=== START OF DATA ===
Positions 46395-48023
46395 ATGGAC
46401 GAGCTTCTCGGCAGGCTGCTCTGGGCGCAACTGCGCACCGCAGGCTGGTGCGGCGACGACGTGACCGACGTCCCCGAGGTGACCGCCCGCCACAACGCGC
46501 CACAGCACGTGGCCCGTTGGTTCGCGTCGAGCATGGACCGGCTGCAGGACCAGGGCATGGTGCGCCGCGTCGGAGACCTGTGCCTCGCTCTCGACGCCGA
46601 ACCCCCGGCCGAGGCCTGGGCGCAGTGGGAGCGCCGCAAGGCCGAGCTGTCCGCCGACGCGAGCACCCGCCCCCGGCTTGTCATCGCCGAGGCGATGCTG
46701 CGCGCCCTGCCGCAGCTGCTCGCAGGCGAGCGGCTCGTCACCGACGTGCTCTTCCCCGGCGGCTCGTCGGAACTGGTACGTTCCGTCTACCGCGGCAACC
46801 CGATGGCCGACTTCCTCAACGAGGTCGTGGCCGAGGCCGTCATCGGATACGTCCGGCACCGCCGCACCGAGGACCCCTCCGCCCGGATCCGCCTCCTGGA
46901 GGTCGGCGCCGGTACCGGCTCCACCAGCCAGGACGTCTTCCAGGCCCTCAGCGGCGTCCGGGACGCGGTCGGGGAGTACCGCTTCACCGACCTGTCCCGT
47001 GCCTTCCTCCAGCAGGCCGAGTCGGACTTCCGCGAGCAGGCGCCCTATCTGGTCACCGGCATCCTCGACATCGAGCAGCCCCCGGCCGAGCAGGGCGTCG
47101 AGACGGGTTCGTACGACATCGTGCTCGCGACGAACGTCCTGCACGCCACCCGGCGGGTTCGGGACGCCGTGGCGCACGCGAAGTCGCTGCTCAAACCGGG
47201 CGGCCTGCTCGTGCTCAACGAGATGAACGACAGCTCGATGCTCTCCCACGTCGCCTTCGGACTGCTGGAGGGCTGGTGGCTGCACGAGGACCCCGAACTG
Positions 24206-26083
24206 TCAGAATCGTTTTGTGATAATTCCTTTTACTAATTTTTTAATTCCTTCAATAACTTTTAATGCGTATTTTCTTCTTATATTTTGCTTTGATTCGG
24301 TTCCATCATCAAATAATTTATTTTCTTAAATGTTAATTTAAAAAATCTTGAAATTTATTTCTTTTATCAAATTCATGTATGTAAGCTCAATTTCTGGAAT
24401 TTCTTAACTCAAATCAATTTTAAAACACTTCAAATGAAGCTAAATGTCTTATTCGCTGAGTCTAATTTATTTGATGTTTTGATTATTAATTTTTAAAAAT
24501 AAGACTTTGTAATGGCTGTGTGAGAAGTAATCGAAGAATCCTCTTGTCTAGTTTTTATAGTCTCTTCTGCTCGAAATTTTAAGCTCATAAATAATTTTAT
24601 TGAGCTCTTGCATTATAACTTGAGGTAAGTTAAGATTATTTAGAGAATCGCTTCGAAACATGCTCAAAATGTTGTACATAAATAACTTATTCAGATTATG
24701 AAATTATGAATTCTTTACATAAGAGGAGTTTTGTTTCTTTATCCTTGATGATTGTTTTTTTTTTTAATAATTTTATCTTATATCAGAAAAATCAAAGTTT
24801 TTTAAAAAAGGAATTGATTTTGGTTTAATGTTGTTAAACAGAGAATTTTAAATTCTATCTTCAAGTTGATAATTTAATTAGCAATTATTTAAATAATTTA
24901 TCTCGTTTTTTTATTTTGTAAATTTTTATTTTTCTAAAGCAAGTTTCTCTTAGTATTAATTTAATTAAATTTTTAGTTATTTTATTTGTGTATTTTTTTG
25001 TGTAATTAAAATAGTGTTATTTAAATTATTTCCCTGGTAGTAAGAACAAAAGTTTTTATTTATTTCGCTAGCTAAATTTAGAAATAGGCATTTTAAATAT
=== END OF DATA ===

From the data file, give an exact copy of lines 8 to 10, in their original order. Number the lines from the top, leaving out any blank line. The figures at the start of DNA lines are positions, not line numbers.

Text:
46901 GGTCGGCGCCGGTACCGGCTCCACCAGCCAGGACGTCTTCCAGGCCCTCAGCGGCGTCCGGGACGCGGTCGGGGAGTACCGCTTCACCGACCTGTCCCGT
47001 GCCTTCCTCCAGCAGGCCGAGTCGGACTTCCGCGAGCAGGCGCCCTATCTGGTCACCGGCATCCTCGACATCGAGCAGCCCCCGGCCGAGCAGGGCGTCG
47101 AGACGGGTTCGTACGACATCGTGCTCGCGACGAACGTCCTGCACGCCACCCGGCGGGTTCGGGACGCCGTGGCGCACGCGAAGTCGCTGCTCAAACCGGG